Director John Singleton loves fast cars, especially when they're chasing other cars. This summer, the moviemaker who made his mark with the urban drama "Boyz N the Hood" is finding his heat under the hood with "2 Fast 2 Furious," a movie that could best be described as one long car chase.
Nearly every big title this summer features cars charging after carburetors in some form. The comedy "The In-Laws" opens with Michael Douglas being chased by six cop cars. The "Italian Job" features a fleet of Mini Coopers flying through underground sewers. Even the metaphysically meaty "The Matrix Reloaded" has a 15-minute car chase filmed on a specially built private highway.
Mr. Singleton says there's a good reason Hollywood has had this love affair that dates all the way back to the slapstick Keystone Kops of the silent-film era.
"Chasing and being chased is really primal," says Singleton. "Car chases are all about freedom. They're completely and fundamentally American."
The car chase has become a staple of celluloid lore, with film buffs and casual fans alike reverencing sequences in films that few may watch any more but everybody has heard of: "Bullitt," in which Steve McQueen whizzes through the streets of San Francisco, and "The French Connection," where Gene Hackman tears apart the underbelly of a New York elevated roadway.
Nowadays, says Singleton, people are so familiar with the car chase from the evening news, that chases have become the most accessible parts of movies.
"People watch them, their mouths drop open and they think, 'That could be me, or someone I know,' and their hearts start to pound and their palms sweat," says Singleton. "They can't take their eyes off the screen."
But there's a big difference between the artless mayhem of the real-life criminal and the movie car chase, says stunt director John Edward, who says he learned from Buzz Bundy, the stunt master who brought the world the ultimate TV car-chase show, "The Dukes of Hazzard." "The key to a good car chase is coming up with something new," says Mr. Edward. Bundy, he adds, was famous for the two-point stunt. "Whenever you saw a car up on two wheels, that was Buzz."
Use of computer-generated effects has created new challenges for the stunt coordinators. "The trick to a really good stunt," says Edward, "is making people believe real people really did it. It's no good if people just say, 'Oh, that was done by a computer,' because then you lose the sense of risk."
An amazing stunt, says Edward, runs on the razor's edge of risk. "People want to see the real death-defying stunts, but they also want to see the people get up and walk away at the end."
On the other hand, computer enhancements allow for new on-screen stunts that would never be possible without some help from the special-effects teams.
"The only way that camera could zoom up under the truck the way it does in 'Matrix Reloaded' was with a computer," says Wilson Tang, art director at Industrial Light and Magic (ILM). "What we have done for directors is give them the confidence that whatever they can dream up, we can now do."
Cars are much easier than humans to generate with a computer, adds Tang, who points out that the auto industry was a leader in using the computer to generate new hardware ideas.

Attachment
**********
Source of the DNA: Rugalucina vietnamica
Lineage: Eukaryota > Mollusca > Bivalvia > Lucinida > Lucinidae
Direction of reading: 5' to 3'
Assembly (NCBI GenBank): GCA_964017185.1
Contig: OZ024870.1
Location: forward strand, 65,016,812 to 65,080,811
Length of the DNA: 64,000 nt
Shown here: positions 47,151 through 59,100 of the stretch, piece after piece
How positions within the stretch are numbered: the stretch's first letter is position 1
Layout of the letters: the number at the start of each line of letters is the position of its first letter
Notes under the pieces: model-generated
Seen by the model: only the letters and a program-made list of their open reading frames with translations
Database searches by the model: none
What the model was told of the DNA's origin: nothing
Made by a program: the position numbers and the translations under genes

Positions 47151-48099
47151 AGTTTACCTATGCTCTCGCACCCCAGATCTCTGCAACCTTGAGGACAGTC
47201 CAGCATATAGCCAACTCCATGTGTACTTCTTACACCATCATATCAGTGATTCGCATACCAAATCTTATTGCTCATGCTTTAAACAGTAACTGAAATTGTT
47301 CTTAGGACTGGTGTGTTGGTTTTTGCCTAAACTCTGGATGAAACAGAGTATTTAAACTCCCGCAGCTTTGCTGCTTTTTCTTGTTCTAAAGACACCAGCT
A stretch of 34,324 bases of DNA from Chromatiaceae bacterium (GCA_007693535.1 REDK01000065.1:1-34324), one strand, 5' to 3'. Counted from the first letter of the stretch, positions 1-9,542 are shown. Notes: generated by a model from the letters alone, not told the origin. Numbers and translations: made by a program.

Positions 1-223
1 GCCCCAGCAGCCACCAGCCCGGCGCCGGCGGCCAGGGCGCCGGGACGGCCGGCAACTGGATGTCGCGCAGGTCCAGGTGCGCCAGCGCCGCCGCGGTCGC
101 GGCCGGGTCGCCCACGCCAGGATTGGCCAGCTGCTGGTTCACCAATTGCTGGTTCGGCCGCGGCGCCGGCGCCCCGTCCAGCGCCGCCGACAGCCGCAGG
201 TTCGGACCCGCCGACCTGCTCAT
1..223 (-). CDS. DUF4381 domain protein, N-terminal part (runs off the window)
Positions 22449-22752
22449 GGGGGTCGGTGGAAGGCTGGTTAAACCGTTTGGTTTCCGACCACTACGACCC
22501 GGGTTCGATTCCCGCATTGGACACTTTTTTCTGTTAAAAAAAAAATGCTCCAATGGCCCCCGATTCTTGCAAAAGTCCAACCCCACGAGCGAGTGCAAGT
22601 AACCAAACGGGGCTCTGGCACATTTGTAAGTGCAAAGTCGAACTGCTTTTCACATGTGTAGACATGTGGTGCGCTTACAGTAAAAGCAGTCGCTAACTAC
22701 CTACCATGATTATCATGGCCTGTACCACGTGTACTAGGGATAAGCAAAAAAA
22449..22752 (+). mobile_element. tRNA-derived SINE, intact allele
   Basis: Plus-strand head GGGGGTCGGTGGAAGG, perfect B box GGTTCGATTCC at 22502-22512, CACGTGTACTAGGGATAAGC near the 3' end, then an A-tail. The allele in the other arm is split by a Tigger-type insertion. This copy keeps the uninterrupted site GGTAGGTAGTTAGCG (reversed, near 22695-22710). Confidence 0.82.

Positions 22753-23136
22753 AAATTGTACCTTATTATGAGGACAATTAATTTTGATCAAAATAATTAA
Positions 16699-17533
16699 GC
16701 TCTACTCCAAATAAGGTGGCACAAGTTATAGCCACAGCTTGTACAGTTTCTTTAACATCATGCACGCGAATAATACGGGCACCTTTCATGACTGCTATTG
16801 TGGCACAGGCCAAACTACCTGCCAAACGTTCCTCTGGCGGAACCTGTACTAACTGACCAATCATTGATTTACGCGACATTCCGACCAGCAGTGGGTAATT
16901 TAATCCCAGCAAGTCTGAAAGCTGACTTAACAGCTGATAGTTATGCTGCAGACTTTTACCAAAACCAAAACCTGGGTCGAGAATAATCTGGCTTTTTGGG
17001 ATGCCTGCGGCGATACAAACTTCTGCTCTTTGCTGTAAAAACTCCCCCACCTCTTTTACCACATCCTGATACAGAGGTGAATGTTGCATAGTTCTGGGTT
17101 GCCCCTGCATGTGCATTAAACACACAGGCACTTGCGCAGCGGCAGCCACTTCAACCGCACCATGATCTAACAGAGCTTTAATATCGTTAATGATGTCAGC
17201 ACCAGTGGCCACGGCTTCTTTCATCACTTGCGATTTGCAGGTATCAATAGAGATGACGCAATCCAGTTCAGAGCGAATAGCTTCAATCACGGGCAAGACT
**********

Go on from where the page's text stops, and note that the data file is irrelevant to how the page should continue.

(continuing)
Tang has just wrapped up his work on another summer release, "Hulk," a movie that features a lot of military hardware such as helicopters and tanks chasing the movie's title character.
The actors who drive these cars say the pressure to come up with a new twist on a familiar bit can give them a real kick, sometimes literally.
In "Bourne Identity," Matt Damon did much of the driving in the tiny red Austin Mini as it dodged police through the crowded streets of real-life Paris. He says he took a physical beating from the close quarters of the car. "It was tough, but fun," he says, adding that he learned all kinds of new driving tricks, most of which he won't be able to use in real life.
Paul Walker, who plays the ex-cop who takes to the streets in "Furious," says he worries about trying to keep kids from trying on-screen driving stunts at home.
"I'm telling people, 'Don't try this,' " he says, adding that he has created public-service announcements, hoping to get that message across. Mr. Walker has been conscious of his profile since the first film came out. "I drive my truck around nice and slow," he says. "The fastest I've ever been ticketed for driving is 87."
Car chases have traditionally been a guy thing, but actress Devon Aoki takes over the wheel in "2 Fast 2 Furious." The model stars as Suki, one of the regular crew, who races in a hot-pink Honda.
She says her character may look like tokenism, but she spent some time in Miami, where the film is set, learning the ropes from real female racers. "I was inspired by the women I met in Miami - the drivers and the stuntwomen," she says.
Learning to drive for the movie changed Ms. Aoki's attitude toward cars. "There's a rush to driving fast," she says.
She is quick to point out that the stunts her character pulls in the movie are not something she would imitate in her own life. That would be hard to do because the 19-year-old Aoki doesn't even have her license. Besides, after putting the pedal to the metal of the movie's tricked-out cars, she adds, "it would be really hard to find a normal car I could be happy with."